A just was seated in a case in a western state against the National Collegiate Athletic Association (NCAA). It was filed by the widow of a former collegiate linebacker who died from permanent brain damage from repeated concussions he suffered playing for the University of Southern California.
The man was a former teammate of the late Junior Seau, who died of suicide allegedly due to the effects of chronic traumatic encephalopathy (CTE) that was brought on from repeated head injuries as a college and professional athlete.
This case could set the tone for the future
This lawsuit could potentially be cited as a landmark case.
Hundreds of personal injury and wrongful death claims were filed against the Association and also the National Football League (NFL) over similar CTE claims. The NFL-funded settlements as high as $4 million for survivors of 20,000 former football players in the league. Those cases at the higher end of the settlement spectrum were for those whose deaths were attributed to the degenerative brain disease that kills so many sports and military veterans.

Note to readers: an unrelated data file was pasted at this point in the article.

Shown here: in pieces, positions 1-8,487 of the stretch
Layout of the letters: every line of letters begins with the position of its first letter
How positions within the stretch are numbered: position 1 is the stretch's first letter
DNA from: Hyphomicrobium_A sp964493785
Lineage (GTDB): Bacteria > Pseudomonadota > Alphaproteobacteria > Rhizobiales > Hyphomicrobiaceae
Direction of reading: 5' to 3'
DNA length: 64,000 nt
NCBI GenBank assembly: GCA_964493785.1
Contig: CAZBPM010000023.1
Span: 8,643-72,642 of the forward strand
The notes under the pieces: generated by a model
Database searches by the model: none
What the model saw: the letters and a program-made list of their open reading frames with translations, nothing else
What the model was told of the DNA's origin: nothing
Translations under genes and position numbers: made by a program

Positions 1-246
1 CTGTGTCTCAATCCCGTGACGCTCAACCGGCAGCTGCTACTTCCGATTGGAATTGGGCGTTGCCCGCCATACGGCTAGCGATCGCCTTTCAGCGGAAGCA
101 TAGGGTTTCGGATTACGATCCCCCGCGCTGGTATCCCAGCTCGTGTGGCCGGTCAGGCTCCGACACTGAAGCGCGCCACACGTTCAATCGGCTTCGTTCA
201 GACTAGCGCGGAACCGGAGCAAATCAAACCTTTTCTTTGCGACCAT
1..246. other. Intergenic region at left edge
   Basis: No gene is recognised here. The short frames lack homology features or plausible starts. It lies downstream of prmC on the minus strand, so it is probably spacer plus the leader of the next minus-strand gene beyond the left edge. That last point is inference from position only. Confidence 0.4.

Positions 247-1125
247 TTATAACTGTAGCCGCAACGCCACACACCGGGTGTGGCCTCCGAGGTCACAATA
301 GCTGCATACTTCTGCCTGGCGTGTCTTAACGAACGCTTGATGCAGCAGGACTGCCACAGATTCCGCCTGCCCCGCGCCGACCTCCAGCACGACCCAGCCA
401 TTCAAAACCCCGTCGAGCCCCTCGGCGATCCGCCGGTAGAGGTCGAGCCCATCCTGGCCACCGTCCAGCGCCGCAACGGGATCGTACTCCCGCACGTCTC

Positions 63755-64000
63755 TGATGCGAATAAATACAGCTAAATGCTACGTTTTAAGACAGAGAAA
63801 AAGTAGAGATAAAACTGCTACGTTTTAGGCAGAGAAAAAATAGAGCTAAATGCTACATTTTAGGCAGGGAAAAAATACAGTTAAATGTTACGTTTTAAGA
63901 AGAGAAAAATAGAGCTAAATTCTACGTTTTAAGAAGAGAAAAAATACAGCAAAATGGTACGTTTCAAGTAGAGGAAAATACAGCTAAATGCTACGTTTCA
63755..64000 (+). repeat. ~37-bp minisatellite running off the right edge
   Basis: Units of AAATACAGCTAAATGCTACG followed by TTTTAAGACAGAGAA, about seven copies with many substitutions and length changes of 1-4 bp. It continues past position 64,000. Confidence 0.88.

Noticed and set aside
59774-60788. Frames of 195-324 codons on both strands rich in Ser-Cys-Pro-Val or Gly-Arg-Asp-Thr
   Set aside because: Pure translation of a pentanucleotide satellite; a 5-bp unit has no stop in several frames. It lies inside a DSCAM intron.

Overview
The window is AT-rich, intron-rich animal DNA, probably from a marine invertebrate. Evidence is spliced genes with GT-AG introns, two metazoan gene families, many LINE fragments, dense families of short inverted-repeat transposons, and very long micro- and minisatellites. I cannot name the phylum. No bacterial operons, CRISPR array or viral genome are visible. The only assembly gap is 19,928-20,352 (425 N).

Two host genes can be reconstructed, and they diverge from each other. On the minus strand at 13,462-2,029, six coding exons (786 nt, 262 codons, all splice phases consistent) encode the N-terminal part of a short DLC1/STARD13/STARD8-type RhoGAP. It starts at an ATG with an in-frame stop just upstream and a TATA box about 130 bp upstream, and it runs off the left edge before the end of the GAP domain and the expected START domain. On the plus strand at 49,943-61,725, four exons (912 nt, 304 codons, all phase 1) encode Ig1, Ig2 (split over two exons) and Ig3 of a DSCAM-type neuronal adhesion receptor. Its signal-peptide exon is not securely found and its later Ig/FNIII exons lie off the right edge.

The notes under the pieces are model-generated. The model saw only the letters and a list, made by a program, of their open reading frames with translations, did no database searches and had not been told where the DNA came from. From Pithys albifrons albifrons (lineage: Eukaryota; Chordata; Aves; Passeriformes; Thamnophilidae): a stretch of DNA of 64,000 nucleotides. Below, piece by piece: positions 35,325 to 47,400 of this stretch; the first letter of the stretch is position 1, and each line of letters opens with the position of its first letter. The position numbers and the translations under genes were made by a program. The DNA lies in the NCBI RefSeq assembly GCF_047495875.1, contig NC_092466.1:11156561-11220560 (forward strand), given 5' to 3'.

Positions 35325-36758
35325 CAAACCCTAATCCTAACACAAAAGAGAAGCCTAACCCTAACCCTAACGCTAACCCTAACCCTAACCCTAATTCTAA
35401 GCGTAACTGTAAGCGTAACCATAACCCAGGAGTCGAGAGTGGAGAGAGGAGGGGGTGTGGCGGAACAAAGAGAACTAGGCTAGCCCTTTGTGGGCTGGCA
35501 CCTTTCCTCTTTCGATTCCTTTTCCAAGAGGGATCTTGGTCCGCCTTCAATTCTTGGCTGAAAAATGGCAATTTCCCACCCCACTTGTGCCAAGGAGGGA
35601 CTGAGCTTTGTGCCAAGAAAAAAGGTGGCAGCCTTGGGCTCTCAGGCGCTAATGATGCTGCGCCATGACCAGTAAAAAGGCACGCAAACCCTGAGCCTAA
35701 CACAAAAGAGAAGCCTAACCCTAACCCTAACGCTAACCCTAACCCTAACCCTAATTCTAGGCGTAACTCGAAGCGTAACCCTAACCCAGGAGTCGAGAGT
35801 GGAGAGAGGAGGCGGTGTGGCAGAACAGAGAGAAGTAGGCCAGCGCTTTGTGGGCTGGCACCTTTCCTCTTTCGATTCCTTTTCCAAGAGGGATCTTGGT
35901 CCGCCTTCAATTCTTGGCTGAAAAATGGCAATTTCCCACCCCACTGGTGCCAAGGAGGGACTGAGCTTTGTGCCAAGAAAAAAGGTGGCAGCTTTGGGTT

The NCAA already paid out $70 million in 2016 to settle a class-action lawsuit, plus other millions for research and player payments as a settlement in litigation related to athlete concussions.
Watch how this case plays out
To have some idea of the future of football injury litigation, what happens in this case could be pivotal for future plaintiffs against behemoth defendants. Anyone who suffered repetitive head trauma, even brief concussions, is at risk of developing far more serious CTE one day.